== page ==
- Auto-pay. Setting up recurring ACH payments from your checking or savings account is an easy way to make mortgage payments automatically. Depending on your goals, you can split the monthly payment into two to save on mortgage interest, pay more each month to pay off your mortgage early, or sync payments with your paychecks to avoid overdrafts.
- Online. Making payments on your lender’s portal or app is fast and reliable. What’s more, if your mortgage loan is through the same institution you bank with, scheduling payments should be a very smooth process. If you plan to pay off your house sooner, paying online can be a convenient way to make extra principal payments when you have spare cash to put towards an early payoff.
- By mail. If you don’t have access to a computer, you can send your monthly payment by mail using a personal check, cashier’s check or money order. Always include your mortgage account number on your check and allow enough time for delivery to avoid late charges.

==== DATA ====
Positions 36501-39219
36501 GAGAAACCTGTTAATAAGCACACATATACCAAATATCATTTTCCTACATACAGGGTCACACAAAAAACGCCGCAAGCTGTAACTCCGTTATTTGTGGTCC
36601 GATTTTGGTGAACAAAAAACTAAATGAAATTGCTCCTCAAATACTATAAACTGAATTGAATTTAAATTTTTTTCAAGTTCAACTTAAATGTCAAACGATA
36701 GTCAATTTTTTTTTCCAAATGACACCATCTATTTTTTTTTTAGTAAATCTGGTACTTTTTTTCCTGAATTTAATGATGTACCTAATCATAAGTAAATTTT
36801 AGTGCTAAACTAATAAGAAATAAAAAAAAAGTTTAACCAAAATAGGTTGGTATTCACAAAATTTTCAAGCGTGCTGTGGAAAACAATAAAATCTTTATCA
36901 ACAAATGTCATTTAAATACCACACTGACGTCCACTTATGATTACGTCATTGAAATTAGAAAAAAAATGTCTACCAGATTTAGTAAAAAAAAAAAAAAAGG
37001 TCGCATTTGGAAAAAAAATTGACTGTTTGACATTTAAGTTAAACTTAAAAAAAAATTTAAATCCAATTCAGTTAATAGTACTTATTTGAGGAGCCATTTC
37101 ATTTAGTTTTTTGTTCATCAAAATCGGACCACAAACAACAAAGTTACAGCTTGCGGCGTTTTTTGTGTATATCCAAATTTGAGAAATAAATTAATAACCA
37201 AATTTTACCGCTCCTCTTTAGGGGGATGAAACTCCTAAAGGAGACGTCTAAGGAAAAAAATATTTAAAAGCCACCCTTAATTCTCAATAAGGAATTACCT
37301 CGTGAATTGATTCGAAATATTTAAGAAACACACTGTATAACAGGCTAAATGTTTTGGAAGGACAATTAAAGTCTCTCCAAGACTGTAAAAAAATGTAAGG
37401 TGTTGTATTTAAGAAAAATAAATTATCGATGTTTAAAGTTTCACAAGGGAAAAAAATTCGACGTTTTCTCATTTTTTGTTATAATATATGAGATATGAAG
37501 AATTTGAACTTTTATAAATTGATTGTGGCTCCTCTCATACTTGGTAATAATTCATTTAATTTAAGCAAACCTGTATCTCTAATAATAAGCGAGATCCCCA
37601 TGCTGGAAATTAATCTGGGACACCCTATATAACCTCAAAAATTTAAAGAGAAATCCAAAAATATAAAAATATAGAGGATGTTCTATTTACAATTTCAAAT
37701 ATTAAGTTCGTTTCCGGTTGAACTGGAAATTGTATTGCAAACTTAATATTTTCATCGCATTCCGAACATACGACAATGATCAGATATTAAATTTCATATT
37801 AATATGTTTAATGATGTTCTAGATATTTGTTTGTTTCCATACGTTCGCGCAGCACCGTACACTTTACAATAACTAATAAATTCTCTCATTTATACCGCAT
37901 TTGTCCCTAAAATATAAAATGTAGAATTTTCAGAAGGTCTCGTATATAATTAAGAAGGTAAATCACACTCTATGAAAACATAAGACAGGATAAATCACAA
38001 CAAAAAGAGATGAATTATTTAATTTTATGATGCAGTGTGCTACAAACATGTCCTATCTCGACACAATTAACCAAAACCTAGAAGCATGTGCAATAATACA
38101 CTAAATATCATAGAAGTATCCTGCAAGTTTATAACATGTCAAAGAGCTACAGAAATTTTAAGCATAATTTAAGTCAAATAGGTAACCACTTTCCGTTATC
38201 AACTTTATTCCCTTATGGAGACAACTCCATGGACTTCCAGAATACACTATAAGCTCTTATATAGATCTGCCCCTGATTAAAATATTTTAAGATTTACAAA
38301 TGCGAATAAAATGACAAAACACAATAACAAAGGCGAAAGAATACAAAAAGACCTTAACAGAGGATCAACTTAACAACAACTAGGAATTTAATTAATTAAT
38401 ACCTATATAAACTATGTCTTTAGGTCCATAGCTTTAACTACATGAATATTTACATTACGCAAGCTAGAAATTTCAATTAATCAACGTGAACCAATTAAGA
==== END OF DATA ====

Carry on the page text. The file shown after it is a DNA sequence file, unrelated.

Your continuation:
- By phone. Making a mortgage payment over the phone can be convenient, especially if you’re close to the due date and want to avoid incurring a late fee. Call the number on your mortgage statement and be ready to give the customer agent your mortgage account number and banking account information. Remember to ask the agent if there is a service charge for phone payments. Generally, phone payments are credited to your account quickly.
If you want to split payments or prepay your mortgage extra payments, ask your lender which if they are permitted and how payments are applied. For example, if you want to make bi-weekly payments, ask your lender if they charge a set up fee, transaction fee or a prepayment penalty. Also bear in mind, some lenders only apply your payments once a month even if you’re submitting two or more payments each month, which could negate any benefits you’re seeking.
Late mortgage payment grace period